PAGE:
The number of columns I have written detailing my relationship with baseball could fill a nice sized filing cabinet. The game is one that I enjoy, but also one that I have not given myself over to as I’ve gotten older. The faster games of football and basketball, the immediacy of streaming video, and all other forms of on-demand entertainment, have shuffled baseball to the back end of the line, where it sits, patiently plugging along. But re-watching Ken Burns’ film, I began to realize that I missed it. Not playing it, or even going to the games, but just the game in general.

Baseball requires certain attributes that many of us have lost these days. Patience. Consistency. Sacrifice. These are qualities that get lost in our modern age, and I know I’m not telling you anything you don’t already know. I knew it too. But I didn’t know until this past week why I missed it and why I am determined to pay more attention to it. Because committing myself to a discipline like baseball has value in and of itself. Like making the decision to shop for natural ingredients and cooking homemade meals is healthy for my body, or like setting aside Facebook and Twitter for the slower, methodical aspect of a good book is healthy for my mind, eschewing the instant gratification of Netflix or Amazon for the more natural, organic pace of play found in baseball is healthy for my soul.

No, deciding to watch more baseball isn’t going to add to heavenly enlightenment, make me smarter, or help me live longer. But I am certain that it will add to my inner peace and quality of life, just like good food and good books do. Baseball is one of those goods in life, worth making the effort for. And I am determined to make that effort.

And hopefully I won’t need the flu to remind me.




Six Simple Rules

April 23, 2018

The NCAA recently released some new rules for college football, and while some of them appear to be beneficial and some head scratchers, none of them address some of the key areas and problems that I keep hoping will be fixed. Sure, it’s probably a good idea to not allow schools to have former stars […]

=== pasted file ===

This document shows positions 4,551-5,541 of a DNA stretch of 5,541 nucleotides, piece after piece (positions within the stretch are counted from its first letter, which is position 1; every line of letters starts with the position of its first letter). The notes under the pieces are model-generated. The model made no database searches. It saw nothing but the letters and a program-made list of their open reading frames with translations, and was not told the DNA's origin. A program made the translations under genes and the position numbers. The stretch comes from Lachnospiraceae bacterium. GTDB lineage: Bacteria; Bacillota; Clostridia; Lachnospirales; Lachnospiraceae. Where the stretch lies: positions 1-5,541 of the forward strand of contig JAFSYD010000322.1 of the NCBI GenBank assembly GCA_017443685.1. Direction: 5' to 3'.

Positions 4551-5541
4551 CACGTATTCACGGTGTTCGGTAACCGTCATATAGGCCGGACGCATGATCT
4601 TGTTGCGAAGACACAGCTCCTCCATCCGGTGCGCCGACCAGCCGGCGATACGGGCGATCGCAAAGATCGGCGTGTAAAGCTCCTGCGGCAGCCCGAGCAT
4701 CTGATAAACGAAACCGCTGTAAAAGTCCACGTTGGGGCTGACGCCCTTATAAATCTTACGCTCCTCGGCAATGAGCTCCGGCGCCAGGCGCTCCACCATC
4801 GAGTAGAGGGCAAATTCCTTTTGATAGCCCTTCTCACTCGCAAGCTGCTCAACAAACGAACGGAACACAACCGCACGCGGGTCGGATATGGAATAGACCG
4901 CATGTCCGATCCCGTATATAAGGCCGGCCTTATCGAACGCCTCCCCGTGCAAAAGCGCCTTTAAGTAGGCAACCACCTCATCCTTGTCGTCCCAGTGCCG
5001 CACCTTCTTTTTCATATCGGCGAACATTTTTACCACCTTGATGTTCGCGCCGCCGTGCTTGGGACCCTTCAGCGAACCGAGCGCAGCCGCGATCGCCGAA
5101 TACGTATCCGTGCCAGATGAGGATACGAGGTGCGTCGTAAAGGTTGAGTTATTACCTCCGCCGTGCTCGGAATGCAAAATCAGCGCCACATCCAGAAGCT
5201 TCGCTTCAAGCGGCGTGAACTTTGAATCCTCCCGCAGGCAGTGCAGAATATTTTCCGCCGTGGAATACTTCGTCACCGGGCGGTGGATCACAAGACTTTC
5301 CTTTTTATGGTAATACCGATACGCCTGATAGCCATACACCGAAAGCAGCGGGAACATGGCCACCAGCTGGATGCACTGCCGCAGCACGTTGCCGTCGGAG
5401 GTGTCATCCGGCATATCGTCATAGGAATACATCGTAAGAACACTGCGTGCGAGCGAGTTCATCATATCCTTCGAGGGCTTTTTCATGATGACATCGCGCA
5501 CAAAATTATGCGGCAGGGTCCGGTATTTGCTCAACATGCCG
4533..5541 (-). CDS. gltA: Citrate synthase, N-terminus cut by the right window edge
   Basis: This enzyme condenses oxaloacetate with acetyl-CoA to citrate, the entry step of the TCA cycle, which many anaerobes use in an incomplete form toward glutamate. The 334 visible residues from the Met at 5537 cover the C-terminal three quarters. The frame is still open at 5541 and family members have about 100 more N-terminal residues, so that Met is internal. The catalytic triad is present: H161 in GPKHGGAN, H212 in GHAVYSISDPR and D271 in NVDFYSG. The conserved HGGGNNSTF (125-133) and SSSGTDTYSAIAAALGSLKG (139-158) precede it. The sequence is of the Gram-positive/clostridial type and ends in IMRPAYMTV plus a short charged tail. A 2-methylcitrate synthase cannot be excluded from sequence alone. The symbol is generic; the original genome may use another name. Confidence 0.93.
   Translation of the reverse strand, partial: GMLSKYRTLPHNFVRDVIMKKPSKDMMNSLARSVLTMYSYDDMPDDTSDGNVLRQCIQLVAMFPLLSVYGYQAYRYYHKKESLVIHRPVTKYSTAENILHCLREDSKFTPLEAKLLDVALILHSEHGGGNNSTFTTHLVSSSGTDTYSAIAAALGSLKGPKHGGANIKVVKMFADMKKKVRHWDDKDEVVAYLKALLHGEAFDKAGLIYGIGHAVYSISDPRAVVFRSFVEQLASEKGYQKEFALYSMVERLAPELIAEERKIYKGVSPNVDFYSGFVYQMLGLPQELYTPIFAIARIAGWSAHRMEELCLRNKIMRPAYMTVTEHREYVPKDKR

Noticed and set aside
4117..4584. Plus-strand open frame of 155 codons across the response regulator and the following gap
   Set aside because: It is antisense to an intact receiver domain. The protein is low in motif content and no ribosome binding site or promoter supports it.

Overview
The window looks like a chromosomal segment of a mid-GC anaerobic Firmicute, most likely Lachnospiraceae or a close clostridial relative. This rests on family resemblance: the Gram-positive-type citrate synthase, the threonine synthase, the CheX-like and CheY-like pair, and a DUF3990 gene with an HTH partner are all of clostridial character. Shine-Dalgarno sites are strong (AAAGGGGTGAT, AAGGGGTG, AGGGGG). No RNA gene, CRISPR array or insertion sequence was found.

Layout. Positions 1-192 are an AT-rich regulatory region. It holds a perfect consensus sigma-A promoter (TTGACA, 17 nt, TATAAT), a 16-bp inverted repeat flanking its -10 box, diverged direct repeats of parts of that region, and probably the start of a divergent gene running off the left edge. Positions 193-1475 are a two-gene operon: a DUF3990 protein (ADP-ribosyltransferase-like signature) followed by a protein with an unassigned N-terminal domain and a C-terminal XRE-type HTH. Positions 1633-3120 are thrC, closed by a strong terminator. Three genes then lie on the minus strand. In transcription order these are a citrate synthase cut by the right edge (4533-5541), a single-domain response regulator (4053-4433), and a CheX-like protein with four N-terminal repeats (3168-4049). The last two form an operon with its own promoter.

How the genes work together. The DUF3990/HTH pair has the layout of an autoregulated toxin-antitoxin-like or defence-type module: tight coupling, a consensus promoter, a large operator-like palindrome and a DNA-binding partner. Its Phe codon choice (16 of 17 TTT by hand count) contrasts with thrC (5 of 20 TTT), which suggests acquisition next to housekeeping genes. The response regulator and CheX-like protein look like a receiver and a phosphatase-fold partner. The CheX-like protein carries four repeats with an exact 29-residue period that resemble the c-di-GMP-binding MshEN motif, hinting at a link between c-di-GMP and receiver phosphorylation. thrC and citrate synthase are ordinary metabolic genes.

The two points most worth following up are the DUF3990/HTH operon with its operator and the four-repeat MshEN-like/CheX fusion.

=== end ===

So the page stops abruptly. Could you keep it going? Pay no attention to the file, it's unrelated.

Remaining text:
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Late From Chi-Town

April 16, 2018

I’m late filing this column, but it’s not my fault. I blame the people of Chicago. That’s where I am right now, Chicago. I came for a couple of reasons, but mainly for the weather (that’s a joke). Actually, I came to Chicago because I needed a breather and it’s been on my bucket list […]

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Par For Most Courses

April 9, 2018

In honor of Masters Week, I decided to end my three year abstinence from the game and grabbed my clubs to hit the links. Since I need to write off the incurred expenses from my round, I am obligated to write about it. My apologies. Having shunned the sticks for such a long period of […]

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Batter Up! Action!

April 2, 2018

Baseball season is here, and of course that makes me think of movies. To be fair, ask anyone who knows me and they will tell you that there is little in this life that doesn’t remind me of movies. What can I say? I fawn over flicks. I feast on film. I’m mesmerized by movies. […]

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To Brian, A Confession

March 29, 2018

The quiet noises of mundane life For that which by other days would be unheard, Are now obscene obtrussions upon my grief So well deserved.   The playful laugh of child and youth Of barking dogs, of radios and motorcycles Of those that any other day be the norm Are this day the screech of […]

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Who Are You?

March 26, 2018

The text said, “You are not defined by what you do, but by who you are.” It was from a friend and former coworker. I stared at it for a minute, processing. The text surprised me because I had been thinking along those very lines lately, and call it coincidence, kismet, chance, or divine happenstance, […]

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Perfect Imperfection

March 19, 2018

Two and a half weeks. That’s how long March Madness lasts. That’s 13 work days (if you include Friday as a work day, which personally I do not). Two and a half weeks. Sixty-four teams, four regions. One Champion. It’s insane. It’s clinical. It’s controversial. It’s traditional. It’s beautiful. It’s ugly. It’s perfect. The NCAA […]

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For Benjamin, On Your 13th Birthday

March 14, 2018

(The following is a letter I wrote for my nephew Benjamin. My sister, Benjamin’s mother, said I should post it here. This was not intended for my blog, but with her blessing, I am posting it. Along with this letter, I gave Benjamin the knife and picture of my grandfather pictured below.) Benjamin, This is […]